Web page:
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Lahardane’s Titanic commemoration attracts international press

STORY CONTINUES Great-grandnieces and great-grandnephews of Mayo’s Titanic victims, Jessica Canavan (9), her brother Ciarán (6), Grace O’Kane (9) and Eoghan Rowland (8). Behind stands a 12-foot bronze Titanic bow sculpture in the new Titanic Memorial Park, which will be officially opened on April 15. Pic: Henry Wills.

Lahardane’s Titanic commemoration attracts international press

Trevor Quinn

Lahardane, in the parish of Addergoole in north Mayo, suffered the largest proportionate passenger loss when RMS Titanic sank on April 15, 1912. The village lost eleven members of its community on that fateful day (three others survived). Now, with the 100th anniversary fast approaching, the village is attracting the attention of the worldwide press.
Journalists from as far away as Brazil and New York are expected to descend on Addergoole next month to report on its centenary Titanic commemorations.
According to the Chairperson of the Addergoole Titanic Society, Mr Paul Nolan, the New York Times, the Daily Telegraph in London and a television station from Brazil are just some of the media outlets planning to report from Lahardane.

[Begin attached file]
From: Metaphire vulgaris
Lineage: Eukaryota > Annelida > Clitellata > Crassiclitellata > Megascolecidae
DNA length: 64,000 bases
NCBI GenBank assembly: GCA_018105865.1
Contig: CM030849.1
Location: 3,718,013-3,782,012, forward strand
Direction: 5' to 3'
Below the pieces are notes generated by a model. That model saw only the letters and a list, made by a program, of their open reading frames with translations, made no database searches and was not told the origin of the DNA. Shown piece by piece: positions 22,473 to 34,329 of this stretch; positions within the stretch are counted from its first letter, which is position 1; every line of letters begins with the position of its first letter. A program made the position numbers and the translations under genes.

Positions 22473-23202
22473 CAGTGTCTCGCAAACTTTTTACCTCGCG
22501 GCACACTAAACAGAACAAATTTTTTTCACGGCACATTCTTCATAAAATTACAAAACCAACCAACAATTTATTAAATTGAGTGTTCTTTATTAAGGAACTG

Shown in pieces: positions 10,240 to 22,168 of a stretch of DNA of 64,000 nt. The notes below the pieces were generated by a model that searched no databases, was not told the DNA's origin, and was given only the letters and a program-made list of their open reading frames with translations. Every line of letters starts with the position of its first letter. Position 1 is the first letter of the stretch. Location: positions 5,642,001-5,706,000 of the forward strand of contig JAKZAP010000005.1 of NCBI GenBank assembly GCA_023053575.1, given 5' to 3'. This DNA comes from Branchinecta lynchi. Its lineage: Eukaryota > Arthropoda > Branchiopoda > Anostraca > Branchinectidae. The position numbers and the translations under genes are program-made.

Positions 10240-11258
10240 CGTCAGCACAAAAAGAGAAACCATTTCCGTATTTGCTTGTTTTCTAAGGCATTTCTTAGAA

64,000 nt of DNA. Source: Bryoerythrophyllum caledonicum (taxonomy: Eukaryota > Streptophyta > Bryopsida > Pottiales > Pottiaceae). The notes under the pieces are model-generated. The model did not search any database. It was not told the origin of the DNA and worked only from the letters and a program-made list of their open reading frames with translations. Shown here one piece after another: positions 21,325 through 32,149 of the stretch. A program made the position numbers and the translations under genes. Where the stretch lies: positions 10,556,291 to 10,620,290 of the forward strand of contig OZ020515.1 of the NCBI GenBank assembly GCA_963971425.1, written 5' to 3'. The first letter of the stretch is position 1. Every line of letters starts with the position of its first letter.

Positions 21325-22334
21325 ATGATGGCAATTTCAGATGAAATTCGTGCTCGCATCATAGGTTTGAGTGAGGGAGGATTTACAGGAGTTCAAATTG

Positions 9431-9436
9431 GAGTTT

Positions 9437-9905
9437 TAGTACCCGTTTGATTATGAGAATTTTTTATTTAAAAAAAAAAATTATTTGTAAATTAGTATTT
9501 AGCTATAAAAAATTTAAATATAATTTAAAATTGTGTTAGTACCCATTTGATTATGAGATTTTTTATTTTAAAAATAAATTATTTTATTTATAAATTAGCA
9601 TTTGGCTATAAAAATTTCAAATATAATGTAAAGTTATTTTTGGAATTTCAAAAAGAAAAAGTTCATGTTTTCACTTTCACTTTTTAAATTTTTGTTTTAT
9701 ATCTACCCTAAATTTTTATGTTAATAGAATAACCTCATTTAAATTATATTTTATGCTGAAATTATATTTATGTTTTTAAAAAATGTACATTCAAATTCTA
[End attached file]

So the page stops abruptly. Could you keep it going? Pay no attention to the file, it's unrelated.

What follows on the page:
Mr Nolan, who was speaking at the launch of Mayo Titanic Cultural Week (April 8-15) at the Pontoon Bridge Hotel on Friday, revealed that he is intrigued by the level of media interest. “We were nobody. We were not Cobh, we were not Queenstown, we were not Southampton and we were not Belfast, yet slowly [the media] began to come down to listen to our story, which is very different from the one told in films and books.”
On Easter Sunday, former President and local resident, Mrs Mary Robinson will officially open the Mayo Titanic Cultural Week at 10am at St Patrick’s Church. Fourteen locals will enact the departure by horse and sidecar and travel the two-hour journey to Castlebar Railway station, where a specially commissioned plaque in memory of the ‘Addergoole Fourteen’ will be unveiled.
A new Titanic Memorial Park will also be officially opened in the centre of Lahardane at the end of the week, one hundred years to the day after the famous ship sank. Mr Nolan explained that the park will honour not just those who departed on the Titanic, but all of those who have emigrated from Ireland. He also thanked Dr John Fleming, Bishop of Killala, for donating a site.
Most of the Mayo Titanic Cultural Week events are free of charge. Further details of the week-long programme can be viewed at www.mayo-titanic.com.

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